New York health officials alert public to two new BA.2 subvariants spreading in their state

The new branches of BA.2’s family tree are BA.2.12 and BA.2.12.1. They are growing about 25% faster than BA.2, particularly in the central part, according to a news release from the New York state department of health.

These subvariants are now causing more than 90% of infections in Central New York and the neighboring Finger Lakes region.

Covid-19 cases are on the rise again in the United States overall, but they’re growing extra fast in New York state. Average daily cases in the state have doubled in a little over two weeks.

Daily reported cases are still a fraction of what they were at the height of the Omicron surge, but New York’s case rate is one of the highest in the country right now. Covid-19 hospitalizations have also started to tick up in the state, pushing some counties — especially those where the new subvariants have taken hold — into a “high Covid-19 Community Level” where the US Centers for Disease Control and Prevention recommends universal indoor masking.

It’s not the first time these subvariants have made an appearance. They’ve been reported in at least 50 US states and territories since January 2022, according to the website, a global effort to track the evolution of the virus that causes Covid-19. BA 2.12 has also been spotted in the United Kingdom, India, Germany and Canada according to the database.

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It’s not clear whether they may eventually overtake BA.2 in areas other than New York.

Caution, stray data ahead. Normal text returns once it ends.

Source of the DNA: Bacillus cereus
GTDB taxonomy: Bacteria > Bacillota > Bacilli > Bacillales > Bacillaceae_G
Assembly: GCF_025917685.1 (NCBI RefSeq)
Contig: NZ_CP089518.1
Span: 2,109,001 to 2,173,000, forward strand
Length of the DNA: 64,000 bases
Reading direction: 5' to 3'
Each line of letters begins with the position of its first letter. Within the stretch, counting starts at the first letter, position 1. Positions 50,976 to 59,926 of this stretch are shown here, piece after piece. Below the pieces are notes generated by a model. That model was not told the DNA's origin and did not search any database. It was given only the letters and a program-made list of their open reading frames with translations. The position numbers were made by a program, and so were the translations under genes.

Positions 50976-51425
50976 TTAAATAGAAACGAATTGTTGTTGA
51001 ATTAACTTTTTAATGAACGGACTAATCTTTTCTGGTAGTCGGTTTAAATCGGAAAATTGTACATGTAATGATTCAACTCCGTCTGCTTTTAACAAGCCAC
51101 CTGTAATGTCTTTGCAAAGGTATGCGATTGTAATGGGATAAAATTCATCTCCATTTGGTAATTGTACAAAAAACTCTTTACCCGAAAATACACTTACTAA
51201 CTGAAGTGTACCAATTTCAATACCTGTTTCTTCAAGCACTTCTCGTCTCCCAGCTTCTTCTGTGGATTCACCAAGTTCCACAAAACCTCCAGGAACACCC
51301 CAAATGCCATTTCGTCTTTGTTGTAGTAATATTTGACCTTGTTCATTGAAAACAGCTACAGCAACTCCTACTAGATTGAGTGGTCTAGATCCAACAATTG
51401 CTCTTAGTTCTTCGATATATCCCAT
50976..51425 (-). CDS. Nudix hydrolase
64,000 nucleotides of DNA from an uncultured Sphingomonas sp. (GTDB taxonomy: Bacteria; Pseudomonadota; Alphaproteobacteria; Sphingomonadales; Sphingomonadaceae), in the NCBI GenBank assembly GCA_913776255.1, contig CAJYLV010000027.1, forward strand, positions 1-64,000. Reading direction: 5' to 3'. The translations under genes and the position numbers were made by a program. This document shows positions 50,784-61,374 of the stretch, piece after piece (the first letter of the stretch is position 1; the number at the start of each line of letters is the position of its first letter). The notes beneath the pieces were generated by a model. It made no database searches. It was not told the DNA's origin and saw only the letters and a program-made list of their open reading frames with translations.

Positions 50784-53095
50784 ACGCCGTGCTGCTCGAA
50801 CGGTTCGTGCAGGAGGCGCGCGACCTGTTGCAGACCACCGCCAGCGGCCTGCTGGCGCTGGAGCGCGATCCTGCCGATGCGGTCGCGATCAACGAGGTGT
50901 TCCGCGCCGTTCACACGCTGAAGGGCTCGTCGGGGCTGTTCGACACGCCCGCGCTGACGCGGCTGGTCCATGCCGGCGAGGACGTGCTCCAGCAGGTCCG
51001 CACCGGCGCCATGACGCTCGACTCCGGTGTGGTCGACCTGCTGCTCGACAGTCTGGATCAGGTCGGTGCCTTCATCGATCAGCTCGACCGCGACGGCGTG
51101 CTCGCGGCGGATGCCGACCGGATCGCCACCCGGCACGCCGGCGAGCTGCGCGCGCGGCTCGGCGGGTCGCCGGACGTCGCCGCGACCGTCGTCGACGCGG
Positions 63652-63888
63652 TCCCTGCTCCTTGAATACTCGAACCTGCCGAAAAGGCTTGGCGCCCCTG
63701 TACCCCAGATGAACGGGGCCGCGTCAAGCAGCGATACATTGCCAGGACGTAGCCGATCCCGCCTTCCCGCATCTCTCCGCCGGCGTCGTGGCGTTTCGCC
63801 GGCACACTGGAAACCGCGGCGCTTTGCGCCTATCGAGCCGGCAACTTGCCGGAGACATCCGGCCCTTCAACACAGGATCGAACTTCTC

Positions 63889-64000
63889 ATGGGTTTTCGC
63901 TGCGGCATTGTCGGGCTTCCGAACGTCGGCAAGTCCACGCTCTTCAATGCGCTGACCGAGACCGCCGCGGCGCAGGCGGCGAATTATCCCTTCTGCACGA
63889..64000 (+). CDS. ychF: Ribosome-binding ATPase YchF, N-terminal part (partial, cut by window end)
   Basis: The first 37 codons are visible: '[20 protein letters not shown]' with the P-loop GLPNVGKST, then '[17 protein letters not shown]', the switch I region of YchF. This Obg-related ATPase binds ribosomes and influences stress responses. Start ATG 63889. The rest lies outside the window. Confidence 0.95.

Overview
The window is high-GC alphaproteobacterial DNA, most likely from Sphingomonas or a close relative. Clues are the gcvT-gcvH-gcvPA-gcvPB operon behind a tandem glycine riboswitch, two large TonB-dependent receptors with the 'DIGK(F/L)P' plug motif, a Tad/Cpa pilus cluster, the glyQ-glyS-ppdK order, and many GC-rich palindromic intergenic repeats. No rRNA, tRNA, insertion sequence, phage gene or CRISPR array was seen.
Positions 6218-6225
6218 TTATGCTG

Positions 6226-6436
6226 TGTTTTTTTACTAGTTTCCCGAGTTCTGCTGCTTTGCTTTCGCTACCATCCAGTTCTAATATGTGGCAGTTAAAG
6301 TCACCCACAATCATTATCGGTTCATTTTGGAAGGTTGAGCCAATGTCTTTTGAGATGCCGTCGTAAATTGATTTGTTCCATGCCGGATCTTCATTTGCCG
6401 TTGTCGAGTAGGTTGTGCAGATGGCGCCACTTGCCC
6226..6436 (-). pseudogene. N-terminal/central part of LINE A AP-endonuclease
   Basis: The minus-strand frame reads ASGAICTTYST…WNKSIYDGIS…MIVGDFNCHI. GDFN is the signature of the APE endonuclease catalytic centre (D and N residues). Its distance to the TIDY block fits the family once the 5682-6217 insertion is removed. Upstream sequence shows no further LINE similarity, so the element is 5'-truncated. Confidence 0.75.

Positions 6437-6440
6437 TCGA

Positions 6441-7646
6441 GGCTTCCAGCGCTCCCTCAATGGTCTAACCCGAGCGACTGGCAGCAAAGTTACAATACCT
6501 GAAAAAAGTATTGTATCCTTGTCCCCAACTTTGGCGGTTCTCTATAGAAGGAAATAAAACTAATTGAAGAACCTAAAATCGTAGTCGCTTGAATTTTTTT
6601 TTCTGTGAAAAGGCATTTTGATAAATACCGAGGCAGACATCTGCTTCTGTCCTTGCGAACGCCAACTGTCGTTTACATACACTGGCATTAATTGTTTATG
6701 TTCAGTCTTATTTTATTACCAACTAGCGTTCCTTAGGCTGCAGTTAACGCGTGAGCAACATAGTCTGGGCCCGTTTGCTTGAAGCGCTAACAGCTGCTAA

“Time will sort of tell if we see them start to replace BA.2, the parent lineage, but for now, I don’t think people need to panic,” said Dr. Wesley Long, an associate professor of pathology and genomic medicine at Houston Methodist Hospital. “You can have regional variants that do very well in a region that sort of stay confined to that region,” said Long, who monitors variants as part of the ARTIC network.

Long said he identified over 80 Covid-19 cases in Houston caused by these subvariants since early January, when BA.2 first appeared. However, the subvariants do not seem to show any advantage over BA.2 in terms of spread or transmission in Houston.

The increased growth rate identified by New York state officials may not be an inherent property of these subvariants, but more likely something that’s happened “by chance,” Long told CNN.

“I know it can be frightening, but I think people should take comfort in the fact that essentially, the things we need to do to protect ourselves are the same things we’ve done in the past,” he said.

Health officials in New York agree.

“We are alerting the public to two Omicron subvariants, newly emerged and rapidly spreading in upstate New York, so New Yorkers can act swiftly,” said State Health Commissioner Dr. Mary T. Bassett, in the release.

“While these subvariants are new, the tools to combat them are not. These tools will work if we each use them: get fully vaccinated and boosted, test following exposure, symptoms, or travel, consider wearing a mask in public indoor spaces, and consult with your healthcare provider about treatment if you test positive,” Bassett said.

According to data from New York’s Department of Health, cases and hospitalizations are rising in the state. Hospitalizations are rising more swiftly among unvaccinated people compared with those who are fully vaccinated, and they remain relatively low.

By Percy